Cranial fasciitis of childhood: a case report and review of literature.J Cutan Pathol. 2008 Feb; 35(2):212-4.JC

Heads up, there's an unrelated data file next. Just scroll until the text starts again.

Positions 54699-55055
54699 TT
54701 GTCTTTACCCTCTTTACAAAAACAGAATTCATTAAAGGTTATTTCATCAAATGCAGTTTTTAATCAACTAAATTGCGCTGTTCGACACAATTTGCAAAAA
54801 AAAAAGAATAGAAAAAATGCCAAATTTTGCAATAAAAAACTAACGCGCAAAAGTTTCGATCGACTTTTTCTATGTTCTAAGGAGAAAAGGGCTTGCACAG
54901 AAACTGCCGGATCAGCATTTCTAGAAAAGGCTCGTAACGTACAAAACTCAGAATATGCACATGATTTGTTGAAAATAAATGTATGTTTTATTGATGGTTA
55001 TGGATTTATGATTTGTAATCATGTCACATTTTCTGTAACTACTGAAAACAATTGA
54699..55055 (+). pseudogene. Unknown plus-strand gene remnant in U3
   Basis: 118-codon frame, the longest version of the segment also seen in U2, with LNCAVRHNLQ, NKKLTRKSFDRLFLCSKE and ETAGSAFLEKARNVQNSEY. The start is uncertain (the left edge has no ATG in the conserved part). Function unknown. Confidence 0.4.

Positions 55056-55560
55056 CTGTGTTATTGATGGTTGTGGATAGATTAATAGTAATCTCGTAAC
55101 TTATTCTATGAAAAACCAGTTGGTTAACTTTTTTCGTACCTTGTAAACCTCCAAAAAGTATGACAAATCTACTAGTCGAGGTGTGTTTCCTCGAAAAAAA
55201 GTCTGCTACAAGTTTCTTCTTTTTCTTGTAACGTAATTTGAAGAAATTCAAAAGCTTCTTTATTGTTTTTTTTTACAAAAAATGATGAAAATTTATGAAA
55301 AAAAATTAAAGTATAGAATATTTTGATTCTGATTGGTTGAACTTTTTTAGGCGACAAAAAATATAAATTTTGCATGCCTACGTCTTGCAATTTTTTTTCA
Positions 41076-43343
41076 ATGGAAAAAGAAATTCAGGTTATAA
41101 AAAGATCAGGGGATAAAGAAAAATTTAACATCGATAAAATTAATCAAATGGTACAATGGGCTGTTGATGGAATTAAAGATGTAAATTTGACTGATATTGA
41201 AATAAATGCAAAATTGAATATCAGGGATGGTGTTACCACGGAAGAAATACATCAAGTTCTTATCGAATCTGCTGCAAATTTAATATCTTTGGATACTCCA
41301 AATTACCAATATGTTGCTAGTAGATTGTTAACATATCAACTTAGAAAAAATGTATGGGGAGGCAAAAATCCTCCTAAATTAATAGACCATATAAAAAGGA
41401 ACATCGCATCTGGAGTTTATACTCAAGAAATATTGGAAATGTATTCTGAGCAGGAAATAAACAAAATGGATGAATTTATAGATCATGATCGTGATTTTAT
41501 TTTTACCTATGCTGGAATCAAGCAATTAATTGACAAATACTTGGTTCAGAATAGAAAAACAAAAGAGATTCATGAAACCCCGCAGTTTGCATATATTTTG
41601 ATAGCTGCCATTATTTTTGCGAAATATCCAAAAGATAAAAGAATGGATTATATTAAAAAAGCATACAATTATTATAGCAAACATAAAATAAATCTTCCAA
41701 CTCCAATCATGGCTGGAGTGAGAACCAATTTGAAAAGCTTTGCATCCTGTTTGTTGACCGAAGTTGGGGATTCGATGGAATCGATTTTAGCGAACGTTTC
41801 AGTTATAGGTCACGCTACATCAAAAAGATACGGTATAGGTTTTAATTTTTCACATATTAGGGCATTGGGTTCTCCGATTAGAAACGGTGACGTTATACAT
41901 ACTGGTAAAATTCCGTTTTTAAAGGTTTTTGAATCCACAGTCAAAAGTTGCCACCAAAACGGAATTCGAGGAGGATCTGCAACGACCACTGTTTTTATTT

Cranial fasciitis is a rare reactive, non-tumoral lesion (pseudosarcoma) that develops in childhood. It is a subset of nodular fasciitis that preferentially involves the scalps of children. This report presents a case of 24-month-old boy with a previous history of head trauma. A firm nodule, showing rapid growth over 1-month period, was seen at the occipital region. Computerized tomography showed the absence of erosion of the skull bones. The mass was completely excised with ample safety margin. Histologically, the growth was composed of mitotically active spindle-shaped cells embedded in a myxoid matrix. The lesional cells were immunoreactive for smooth muscle actin and the diagnosis of cranial fasciitis was established. No evidence of recurrence was seen 18 months after the diagnosis. This report describes the salient features of the case and discusses the relevant literature. It stresses the fact that cranial fasciitis is a rare lesion that must be included in the differential diagnosis of pediatric skull tumors. It also emphasizes that the correct diagnosis of these lesions is needed to avoid unnecessary surgery and radiotherapy.